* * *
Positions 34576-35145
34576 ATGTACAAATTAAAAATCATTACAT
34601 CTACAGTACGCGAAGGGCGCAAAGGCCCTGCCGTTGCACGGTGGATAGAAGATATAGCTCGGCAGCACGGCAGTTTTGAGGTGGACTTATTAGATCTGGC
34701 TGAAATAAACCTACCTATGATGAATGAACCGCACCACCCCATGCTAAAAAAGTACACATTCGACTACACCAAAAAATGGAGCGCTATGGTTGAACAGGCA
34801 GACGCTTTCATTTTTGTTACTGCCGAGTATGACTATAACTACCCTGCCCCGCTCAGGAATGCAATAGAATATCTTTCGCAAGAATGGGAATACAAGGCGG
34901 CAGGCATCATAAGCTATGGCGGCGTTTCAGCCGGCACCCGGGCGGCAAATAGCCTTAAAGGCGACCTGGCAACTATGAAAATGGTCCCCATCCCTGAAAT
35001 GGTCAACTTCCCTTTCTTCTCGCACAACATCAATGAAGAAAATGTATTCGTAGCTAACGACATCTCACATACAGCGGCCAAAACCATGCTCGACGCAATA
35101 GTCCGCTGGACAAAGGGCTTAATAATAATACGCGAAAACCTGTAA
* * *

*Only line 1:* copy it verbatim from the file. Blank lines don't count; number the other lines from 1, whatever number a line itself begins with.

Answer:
Positions 34576-35145